August 30, 2010

40th anniversary of Mt. Rushmore occupation

A commemoration of the events on August 29, 1970:

Native Americans mark 40th anniversary of reclaiming Mount Rushmore

By Jason TarrIt is the survival of what he and other civil rights leaders say are years of lies and broken promises. That's why Native Americans celebrate the 40th anniversary of the reclaiming of Mount Rushmore.

On this day in 1970, 23 Native Americans occupied the monument, some of them setting up camp for three months on top of the mountain. More than a century ago, the U.S. government set aside the Black Hills for the Sioux Tribe through the signing of the Fort Laramie Treaty. But, that land was taken by miners just about a decade later when gold was discovered there.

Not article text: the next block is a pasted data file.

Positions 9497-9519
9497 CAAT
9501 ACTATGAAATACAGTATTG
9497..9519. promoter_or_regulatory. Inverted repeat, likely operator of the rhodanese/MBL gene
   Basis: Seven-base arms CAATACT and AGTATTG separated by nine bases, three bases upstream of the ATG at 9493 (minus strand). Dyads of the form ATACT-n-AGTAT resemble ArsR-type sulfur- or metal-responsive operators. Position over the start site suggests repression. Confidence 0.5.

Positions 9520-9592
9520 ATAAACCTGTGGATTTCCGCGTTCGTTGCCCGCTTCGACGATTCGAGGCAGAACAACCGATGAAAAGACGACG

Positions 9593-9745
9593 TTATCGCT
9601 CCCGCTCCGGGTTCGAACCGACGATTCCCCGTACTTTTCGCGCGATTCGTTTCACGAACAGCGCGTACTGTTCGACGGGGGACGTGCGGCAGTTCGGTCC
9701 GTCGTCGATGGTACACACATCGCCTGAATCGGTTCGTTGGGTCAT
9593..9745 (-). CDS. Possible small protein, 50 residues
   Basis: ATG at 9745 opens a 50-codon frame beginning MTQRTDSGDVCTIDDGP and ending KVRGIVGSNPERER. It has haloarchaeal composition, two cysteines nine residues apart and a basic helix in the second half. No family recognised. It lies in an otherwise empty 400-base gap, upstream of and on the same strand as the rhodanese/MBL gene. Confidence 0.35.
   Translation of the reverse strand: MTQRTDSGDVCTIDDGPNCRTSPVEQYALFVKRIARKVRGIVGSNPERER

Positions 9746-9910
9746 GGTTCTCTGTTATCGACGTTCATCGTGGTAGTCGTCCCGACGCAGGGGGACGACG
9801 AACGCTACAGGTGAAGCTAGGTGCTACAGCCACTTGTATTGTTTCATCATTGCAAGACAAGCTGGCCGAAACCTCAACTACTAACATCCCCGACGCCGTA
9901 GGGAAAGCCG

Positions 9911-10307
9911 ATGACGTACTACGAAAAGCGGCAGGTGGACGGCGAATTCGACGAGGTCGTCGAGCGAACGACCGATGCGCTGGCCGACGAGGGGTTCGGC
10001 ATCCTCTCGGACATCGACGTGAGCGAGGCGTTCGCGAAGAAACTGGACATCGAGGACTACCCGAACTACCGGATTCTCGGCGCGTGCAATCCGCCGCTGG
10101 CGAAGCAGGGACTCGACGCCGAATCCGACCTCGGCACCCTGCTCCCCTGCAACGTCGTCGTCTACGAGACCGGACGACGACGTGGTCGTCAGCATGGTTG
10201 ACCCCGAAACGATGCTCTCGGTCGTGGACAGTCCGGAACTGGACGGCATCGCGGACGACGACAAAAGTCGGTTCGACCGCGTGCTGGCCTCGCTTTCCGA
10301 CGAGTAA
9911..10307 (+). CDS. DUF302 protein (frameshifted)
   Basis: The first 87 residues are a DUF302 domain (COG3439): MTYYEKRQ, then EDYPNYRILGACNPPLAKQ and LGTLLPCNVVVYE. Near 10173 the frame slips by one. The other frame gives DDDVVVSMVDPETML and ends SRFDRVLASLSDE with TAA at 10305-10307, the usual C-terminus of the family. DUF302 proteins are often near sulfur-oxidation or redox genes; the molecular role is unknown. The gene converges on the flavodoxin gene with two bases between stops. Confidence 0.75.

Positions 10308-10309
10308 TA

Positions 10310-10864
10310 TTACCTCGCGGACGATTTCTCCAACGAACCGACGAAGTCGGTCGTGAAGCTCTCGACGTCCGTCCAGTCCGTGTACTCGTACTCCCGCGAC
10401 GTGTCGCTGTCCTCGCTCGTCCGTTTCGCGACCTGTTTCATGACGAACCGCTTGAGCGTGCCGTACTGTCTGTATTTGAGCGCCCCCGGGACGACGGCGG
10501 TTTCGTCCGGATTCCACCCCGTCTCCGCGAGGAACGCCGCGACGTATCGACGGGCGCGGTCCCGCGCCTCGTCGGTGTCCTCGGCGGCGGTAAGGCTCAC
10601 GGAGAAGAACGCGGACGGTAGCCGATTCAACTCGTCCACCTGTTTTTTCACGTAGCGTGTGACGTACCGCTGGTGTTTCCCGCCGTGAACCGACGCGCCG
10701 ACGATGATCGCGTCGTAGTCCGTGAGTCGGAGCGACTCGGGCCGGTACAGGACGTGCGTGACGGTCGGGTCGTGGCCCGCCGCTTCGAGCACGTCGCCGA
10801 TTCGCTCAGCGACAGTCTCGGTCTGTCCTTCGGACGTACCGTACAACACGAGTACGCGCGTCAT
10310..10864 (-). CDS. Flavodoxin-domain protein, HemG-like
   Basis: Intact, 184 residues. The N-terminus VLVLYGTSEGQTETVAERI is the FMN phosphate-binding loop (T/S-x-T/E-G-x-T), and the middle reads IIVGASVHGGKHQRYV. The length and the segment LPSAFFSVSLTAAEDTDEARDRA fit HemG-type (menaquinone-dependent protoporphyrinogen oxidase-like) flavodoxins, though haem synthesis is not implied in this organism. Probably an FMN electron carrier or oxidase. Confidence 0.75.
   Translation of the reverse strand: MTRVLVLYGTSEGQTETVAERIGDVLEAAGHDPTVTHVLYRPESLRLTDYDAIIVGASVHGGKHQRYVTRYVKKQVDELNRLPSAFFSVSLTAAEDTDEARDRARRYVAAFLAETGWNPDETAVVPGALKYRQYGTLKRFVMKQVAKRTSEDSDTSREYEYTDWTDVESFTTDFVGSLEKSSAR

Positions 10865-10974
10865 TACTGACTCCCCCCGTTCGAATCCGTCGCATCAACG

And:The last time the Supreme Court took up the issue was in 1980. The high court ruled that the Black Hills were illegally taken and that restitution should be paid. The Lakota refused the settlement.

"The total consensus of the Sioux nation is we will never accept money for our sacred sites. We will never accept money for our burial sites," said Quanah Parker Brightman, Vice President of United Native Americans.
Comment:  Someone posted a perhaps inevitable "get over it" comment. That's pretty funny coming from the culture that fetishizes Columbus Day, Thanksgiving, July 4th, the Founding Fathers, the Civil War, World War II, etc. Get over your own self-glorifications before you criticize other people for doing the same thing.

For more on Mt. Rushmore protests, see Indians Accosted Near Mt. Rushmore and Greenpeace Spotlights South Dakota. For more on Mt Rushmore in general, see Reactions to Natives at Mt. Rushmore and Baker to Become Parks' Tribal Representative.


Betsy Pie said...

The US should right their wrongs for once and quit trying to buy their way out of their shameful past. There is no amount of money that can replace a sacred burial site.

Ed Darrell said...

How about identifying the men on the Native American Rushmore? Increase their Google hits, at least.